I have this ongoing disagreement with my best friend: she believes that a degree from a prestigious (read: Ivy League) college means something, and I say it doesn’t. We’re both wrong.

Actually, it isn’t as simple as that. The real story is that we both believe a degree from a well-known school with lots of well-connected alumni can be really useful, but her position preceding that statement is that a bachelor’s degree has an intrinsic value that I believe stopped meaning very much around twenty years ago.

The résumé is what’s becoming all but meaningless. In the Internet age, education means something different than it used to. So does experience. Or as a writer at GigaOm stated recently, The Future of Work Won’t Contain Résumés.

The man who wrote that article is named Lukas Biewald. Mr. Biewald is CEO of a company called CrowdFlower, and his company uses technology to create on-demand labor. Meaning that they do something similar to what we do at Virtual VIP, except that CrowdFlower automates contractor assignments rather than take on the work and find the contractor for you.

I’m not going to tell you that Virtual VIP’s way of doing things is better than the CrowdFlower method. It’s just different and therefore appeals to a different group of business change leaders seeking skilled labor.

What I am going to say is that I had never heard of Lukas Biewald before I read the article. And until I did a little research on his background I believed (mistakenly) that he was just a paid writer at GigaOm, which would have left him very little credibility in my eyes even if I agreed with what he wrote.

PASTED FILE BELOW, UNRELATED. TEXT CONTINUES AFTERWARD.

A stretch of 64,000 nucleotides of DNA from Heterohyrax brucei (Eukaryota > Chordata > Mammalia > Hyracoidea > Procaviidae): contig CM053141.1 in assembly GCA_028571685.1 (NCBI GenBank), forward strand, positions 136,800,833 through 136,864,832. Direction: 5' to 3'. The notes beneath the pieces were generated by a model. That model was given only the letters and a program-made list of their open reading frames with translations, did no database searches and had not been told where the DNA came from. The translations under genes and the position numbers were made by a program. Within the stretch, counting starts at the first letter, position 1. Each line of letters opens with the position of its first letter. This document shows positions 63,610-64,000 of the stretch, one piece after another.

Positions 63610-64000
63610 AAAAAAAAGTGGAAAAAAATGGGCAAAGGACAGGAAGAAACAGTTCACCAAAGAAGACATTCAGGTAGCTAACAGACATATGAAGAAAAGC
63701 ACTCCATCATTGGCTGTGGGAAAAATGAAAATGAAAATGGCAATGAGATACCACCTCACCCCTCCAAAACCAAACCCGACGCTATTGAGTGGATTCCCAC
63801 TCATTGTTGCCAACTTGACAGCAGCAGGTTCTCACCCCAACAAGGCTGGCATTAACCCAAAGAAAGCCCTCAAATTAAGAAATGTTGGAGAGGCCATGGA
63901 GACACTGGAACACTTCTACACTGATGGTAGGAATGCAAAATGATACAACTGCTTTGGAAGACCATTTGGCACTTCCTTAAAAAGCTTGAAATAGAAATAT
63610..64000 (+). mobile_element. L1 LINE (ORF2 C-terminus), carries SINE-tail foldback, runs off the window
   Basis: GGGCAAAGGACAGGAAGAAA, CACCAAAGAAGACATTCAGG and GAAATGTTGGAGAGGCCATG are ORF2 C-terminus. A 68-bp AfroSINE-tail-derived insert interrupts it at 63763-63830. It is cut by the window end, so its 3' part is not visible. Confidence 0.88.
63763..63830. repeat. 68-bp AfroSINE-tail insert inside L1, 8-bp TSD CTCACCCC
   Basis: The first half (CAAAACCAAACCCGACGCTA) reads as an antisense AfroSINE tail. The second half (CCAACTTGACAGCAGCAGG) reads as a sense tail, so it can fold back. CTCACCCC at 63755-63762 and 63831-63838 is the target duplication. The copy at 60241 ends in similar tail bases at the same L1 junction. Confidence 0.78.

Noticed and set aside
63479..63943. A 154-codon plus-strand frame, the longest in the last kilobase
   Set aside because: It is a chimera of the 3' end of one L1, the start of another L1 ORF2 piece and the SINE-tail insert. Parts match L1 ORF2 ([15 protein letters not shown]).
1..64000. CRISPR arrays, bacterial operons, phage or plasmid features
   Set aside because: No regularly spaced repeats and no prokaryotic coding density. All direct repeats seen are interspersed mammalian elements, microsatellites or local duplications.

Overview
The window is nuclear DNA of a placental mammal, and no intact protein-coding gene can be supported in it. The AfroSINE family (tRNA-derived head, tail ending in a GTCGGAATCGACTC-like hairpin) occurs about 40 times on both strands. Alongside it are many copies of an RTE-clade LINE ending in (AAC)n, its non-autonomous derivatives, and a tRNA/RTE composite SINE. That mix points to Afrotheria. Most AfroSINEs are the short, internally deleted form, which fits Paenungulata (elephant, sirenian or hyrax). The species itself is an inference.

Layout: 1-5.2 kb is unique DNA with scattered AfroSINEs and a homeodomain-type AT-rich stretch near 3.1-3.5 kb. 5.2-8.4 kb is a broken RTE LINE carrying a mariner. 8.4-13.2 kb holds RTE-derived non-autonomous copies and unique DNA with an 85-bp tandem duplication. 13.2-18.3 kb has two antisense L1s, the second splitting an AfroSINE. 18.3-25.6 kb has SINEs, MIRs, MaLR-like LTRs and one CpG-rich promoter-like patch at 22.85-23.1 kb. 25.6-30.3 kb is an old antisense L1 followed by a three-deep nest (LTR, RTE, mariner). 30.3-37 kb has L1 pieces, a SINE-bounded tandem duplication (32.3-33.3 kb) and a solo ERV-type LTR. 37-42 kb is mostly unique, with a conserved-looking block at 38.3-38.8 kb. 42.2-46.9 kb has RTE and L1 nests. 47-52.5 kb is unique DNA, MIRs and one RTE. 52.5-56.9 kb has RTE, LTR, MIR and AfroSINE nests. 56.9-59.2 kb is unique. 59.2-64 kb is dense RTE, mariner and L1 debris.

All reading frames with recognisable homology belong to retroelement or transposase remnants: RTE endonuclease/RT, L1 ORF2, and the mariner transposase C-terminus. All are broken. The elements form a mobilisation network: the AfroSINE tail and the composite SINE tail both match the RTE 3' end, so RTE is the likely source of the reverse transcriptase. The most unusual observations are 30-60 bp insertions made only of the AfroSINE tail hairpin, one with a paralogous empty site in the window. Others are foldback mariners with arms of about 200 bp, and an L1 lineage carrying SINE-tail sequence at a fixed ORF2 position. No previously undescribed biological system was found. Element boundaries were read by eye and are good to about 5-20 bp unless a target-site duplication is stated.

Re-read that last statement. It contradicts itself. On purpose.

GigaOm is a very popular blog. If you have the chops to be a paid writer there you have some credibility. But the next question is what you are writing about. Is the subject labor, while you’re a medical doctor? Or a general journalist?

And what if it is? Might you not have learned enough along the way to qualify as somebody with an opinion worth reading?

None of that comes through in the standard résumé. It’s a list of what you’ve done, written by you to put yourself in the best possible light. Further, the résumé isn’t actually about putting yourself in a good light so much as it’s about not being seen in a bad one; a résumé’s purpose is to get you past a gatekeeper to real decision makers.

On the Internet, a few seconds of research tells you more about a person than his or her résumé ever could, and it’s a lot harder to fake.

What does your Internet Résumé say about you? Or your business? And are you taking the steps you need to whip it into shape?

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